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Flanked by Minister of Defence Anita Anand and Foreign Affairs Minister Melanie Joly, Prime Minister Justin Trudeau speaks to media at the NATO Summit on July 11 in Vilnius, Lithuania.Adrian Wyld/The Canadian Press

Canada’s commitment at last week’s NATO summit in Vilnius to reach 2 per cent of gross domestic product in military spending heightens the need for the public release of the much-promised-but-still-not-delivered defence policy review.

If Canada keeps its word (and it would be unconscionable not to), then this country’s defence budget this decade must increase swiftly and substantially – ultimately by more than $20-billion a year – to reach that target. The 2-per-cent floor agreed to by NATO members may seem arbitrary to some, but Ottawa has committed to that number, and must honour that commitment, as this space argued on Thursday.

The Liberal government launched a review of its defence policy 15 months ago in the wake of Russia’s invasion of Ukraine. Defence Minister Anita Anand should accelerate that review’s completion and release, given the urgency of countering threats from both Russia and China. That (overdue) update’s executive summary might read something like this:

“Canada was a founding member of the North Atlantic Treaty Organization in 1949, a recognition then that a dangerous world required collective security, and a commitment to the idea that collective security was best guaranteed through a permanent alliance. Today, Canada is renewing that commitment, made more than seven decades ago, to counter the growing threat of wars of aggression.

First and foremost, the Canadian Armed Forces must expand in size. The current force is 16,000 members below full strength. Making up that shortfall will require pay increases and other incentives. But the Department of National Defence will go further, increasing the overall size of Canada’s armed forces well beyond the current level of about 100,000 regular and reserve members.

Canada must meet its NATO and NORAD commitments, while having forces available for unforeseen needs, such as contributing to stability in Haiti, participating in peacekeeping missions and also fighting floods and fires at home.

Although Chinese coercion, especially toward Taiwan, is a growing alliance concern, the greatest threat facing NATO is Russian aggression, as it was when the alliance was founded in 1949. Prime Minister Justin Trudeau has committed to increasing Canada’s military commitment in Latvia to brigade level. Those troops will be supplied with the weapons, air defence and other supports needed to counter a Russian attack.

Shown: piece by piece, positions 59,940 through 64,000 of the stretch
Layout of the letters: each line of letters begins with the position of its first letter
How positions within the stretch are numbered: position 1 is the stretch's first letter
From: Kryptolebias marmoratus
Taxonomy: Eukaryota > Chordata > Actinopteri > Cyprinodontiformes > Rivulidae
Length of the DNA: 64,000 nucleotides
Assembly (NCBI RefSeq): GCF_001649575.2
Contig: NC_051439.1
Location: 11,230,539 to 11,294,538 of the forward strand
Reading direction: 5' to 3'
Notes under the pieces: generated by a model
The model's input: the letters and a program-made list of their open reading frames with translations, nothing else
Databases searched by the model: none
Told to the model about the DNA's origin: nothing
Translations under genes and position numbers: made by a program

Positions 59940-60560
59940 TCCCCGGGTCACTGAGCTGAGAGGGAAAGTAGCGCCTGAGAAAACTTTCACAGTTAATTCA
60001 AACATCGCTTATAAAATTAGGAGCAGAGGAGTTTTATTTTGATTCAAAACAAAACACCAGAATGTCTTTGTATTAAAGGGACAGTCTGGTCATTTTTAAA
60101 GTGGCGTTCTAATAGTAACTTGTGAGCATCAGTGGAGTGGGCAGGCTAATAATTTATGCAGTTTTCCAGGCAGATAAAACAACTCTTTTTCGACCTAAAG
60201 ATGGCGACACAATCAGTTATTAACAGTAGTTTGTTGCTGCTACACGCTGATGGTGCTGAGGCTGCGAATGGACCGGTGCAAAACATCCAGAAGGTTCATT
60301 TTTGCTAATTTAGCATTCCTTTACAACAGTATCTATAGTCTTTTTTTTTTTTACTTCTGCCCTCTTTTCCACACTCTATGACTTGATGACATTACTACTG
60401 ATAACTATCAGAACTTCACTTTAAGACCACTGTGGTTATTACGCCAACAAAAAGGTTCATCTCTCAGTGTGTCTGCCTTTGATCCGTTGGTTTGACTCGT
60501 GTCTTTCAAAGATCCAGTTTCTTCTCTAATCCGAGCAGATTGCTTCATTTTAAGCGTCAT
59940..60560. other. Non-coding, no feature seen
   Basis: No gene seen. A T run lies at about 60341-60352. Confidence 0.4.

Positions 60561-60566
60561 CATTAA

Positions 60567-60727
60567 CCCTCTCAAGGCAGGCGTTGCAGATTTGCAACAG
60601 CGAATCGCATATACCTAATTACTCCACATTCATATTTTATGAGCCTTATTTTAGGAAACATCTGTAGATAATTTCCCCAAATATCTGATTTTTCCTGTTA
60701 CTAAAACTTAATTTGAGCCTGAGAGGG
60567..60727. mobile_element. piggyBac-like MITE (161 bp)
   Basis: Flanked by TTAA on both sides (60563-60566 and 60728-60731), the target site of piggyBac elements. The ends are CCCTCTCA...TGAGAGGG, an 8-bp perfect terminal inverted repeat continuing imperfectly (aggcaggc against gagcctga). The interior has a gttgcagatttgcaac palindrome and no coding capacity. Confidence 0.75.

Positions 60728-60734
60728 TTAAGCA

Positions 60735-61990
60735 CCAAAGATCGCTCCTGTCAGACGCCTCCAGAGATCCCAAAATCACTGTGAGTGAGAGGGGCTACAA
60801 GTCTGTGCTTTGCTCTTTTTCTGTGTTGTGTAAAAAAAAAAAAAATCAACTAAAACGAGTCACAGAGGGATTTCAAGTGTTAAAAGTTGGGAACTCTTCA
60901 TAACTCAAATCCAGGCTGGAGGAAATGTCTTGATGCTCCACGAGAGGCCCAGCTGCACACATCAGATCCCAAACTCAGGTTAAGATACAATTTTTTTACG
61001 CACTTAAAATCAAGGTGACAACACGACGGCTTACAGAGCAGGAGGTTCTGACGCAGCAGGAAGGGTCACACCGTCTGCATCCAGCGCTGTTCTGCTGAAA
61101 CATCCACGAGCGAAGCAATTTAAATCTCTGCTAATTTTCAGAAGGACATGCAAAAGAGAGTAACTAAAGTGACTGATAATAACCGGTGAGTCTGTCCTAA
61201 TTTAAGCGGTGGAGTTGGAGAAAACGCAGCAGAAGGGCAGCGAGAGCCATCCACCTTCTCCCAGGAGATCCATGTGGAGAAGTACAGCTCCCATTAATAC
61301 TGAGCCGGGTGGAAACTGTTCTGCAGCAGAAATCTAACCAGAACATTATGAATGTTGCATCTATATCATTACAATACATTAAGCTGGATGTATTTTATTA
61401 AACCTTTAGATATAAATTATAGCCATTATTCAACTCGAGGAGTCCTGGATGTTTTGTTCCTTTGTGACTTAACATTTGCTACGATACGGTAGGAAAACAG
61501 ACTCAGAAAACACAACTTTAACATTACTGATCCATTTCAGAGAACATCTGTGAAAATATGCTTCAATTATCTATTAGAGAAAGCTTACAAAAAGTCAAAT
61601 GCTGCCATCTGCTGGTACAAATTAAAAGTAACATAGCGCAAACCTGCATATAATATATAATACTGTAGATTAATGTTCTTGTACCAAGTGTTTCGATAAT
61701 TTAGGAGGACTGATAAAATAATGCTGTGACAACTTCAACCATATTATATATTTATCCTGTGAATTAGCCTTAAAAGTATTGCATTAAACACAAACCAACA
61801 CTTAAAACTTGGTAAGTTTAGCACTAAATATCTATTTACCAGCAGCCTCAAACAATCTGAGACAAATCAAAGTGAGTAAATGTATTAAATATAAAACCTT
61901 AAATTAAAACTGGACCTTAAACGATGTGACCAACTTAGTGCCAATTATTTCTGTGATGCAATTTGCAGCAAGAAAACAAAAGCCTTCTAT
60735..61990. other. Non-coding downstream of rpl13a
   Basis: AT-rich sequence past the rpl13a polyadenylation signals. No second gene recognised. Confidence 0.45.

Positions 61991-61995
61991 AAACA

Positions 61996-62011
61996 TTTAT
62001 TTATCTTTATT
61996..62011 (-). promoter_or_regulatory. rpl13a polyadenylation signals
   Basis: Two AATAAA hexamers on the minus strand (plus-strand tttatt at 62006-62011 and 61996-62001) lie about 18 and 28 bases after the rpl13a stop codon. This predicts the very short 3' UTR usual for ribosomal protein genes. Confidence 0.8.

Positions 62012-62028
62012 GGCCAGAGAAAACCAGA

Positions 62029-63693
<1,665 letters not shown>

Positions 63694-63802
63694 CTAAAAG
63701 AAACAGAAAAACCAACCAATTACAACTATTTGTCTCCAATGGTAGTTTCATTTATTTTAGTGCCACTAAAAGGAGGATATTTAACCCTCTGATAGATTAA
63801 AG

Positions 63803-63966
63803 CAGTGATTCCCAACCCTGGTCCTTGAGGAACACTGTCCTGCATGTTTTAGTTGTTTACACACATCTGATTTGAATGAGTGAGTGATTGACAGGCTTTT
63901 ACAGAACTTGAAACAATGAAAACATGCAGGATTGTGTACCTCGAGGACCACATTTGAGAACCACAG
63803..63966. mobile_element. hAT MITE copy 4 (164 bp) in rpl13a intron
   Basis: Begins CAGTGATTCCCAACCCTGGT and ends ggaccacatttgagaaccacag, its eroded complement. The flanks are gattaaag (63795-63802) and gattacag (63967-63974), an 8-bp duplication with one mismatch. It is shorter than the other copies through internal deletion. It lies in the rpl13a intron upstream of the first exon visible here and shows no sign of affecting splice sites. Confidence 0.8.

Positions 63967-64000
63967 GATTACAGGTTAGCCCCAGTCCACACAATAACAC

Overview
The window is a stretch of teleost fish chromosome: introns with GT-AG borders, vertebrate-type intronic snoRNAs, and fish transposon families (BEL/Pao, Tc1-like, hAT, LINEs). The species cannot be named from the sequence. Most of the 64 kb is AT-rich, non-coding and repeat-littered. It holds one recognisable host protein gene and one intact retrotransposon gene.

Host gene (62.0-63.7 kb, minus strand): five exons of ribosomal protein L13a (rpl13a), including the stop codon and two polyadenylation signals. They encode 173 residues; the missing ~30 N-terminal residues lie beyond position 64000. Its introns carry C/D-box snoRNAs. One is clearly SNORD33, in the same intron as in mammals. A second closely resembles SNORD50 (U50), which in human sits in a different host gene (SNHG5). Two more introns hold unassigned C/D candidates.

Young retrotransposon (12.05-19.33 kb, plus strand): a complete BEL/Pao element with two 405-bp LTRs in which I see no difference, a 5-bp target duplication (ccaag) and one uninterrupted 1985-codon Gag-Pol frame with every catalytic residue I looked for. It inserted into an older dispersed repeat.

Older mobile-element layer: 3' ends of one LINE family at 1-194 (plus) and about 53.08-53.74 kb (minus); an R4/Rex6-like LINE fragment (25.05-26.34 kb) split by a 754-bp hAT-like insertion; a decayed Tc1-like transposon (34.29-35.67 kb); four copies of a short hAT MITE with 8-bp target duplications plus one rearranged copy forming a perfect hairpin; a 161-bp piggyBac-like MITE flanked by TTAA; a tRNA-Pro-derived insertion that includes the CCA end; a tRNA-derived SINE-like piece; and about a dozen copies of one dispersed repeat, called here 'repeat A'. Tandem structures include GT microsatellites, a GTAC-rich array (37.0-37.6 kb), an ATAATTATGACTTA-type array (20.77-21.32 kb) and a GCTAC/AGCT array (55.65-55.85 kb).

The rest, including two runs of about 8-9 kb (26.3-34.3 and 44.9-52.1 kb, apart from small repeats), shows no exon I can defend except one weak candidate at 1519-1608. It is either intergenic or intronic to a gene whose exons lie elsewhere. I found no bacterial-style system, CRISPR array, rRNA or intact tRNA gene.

The war in Ukraine has revealed the importance of new weapons, such as drones, but also of weapons once thought to be out of fashion, such as tanks and artillery. Canada’s forces will be re-equipped to fight on the modern battlefield.

As part of the ongoing upgrading of NORAD, Canada will partner with the United States on cybersecurity and artificial intelligence, as well as radar, satellites and sensors. The next budget will include a large and immediate financial commitment to help jumpstart modernization.

The government’s plan to acquire a fleet of 88 F-35 fighter jets will do much to repair the gap in Canada’s air defences. But maintaining a robust presence in Europe, the Far North and the Indo-Pacific may require expanding the air fleet.

Canada’s naval defences need a new generation of submarines, and a new generation of submariners to operate them. As with all new equipment purchases, the emphasis must be acquiring the best possible equipment in the shortest possible time frame, rather than on creating jobs. This is a defence policy, not an industrial development strategy.

This government also commits to end the practice of returning billions of dollars each year that are allocated for defence spending but not actually spent owing to delays in the procurement process. Henceforth, when this government decides it needs to buy something for the military, it will actually spend those funds.

Today’s geopolitical challenges are different than those that NATO faced at its founding. But Canada’s response is the same: We stand with our allies, and we will spend what is needed to do our part in assuring our collective security.”

That is what Canada’s new defence policy should look like when NATO leaders gather in Washington, D.C. a year from now, marking the 75th anniversary of the founding of the alliance. Canada must be able to show it has embarked on a credible program and timeline to meet its commitment of spending at least 2 per cent of GDP on defence.

We have already given our word. Now, we must show the world how we plan on keeping it.

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